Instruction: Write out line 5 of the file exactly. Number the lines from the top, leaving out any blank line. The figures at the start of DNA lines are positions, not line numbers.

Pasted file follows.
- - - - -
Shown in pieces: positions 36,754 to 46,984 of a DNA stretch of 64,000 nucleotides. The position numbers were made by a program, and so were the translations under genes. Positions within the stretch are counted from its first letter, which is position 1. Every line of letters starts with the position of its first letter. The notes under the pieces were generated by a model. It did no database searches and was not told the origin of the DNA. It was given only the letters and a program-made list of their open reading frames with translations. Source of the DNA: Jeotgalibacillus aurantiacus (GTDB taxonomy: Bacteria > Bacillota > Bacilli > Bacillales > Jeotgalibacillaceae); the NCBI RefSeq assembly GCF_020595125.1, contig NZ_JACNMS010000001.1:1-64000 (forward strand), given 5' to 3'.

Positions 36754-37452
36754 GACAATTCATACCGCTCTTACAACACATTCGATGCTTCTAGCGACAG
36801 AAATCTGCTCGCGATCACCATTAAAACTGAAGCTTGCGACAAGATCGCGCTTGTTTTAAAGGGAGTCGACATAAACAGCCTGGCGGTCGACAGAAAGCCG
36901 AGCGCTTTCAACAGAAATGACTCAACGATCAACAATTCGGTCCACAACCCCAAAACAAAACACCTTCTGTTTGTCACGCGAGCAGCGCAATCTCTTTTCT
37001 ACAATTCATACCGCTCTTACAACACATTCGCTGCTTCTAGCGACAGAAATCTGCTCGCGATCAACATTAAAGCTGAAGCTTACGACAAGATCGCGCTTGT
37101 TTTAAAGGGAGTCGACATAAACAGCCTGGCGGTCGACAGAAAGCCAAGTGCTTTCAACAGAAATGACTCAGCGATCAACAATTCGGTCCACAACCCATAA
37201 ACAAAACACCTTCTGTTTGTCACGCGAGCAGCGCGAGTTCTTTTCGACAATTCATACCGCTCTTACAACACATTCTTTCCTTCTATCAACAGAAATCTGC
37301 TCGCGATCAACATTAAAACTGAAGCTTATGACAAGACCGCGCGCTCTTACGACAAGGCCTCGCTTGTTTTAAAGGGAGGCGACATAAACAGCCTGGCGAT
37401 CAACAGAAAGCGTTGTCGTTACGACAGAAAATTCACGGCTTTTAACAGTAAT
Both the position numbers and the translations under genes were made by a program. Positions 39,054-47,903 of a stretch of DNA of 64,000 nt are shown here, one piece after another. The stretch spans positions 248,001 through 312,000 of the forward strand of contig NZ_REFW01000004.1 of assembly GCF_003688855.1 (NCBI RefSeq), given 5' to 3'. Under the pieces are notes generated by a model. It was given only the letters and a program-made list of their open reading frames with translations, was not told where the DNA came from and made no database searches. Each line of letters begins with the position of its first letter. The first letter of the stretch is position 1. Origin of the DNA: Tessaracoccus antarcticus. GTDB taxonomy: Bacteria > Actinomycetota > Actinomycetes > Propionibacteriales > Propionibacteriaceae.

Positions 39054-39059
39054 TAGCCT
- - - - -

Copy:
36901 AGCGCTTTCAACAGAAATGACTCAACGATCAACAATTCGGTCCACAACCCCAAAACAAAACACCTTCTGTTTGTCACGCGAGCAGCGCAATCTCTTTTCT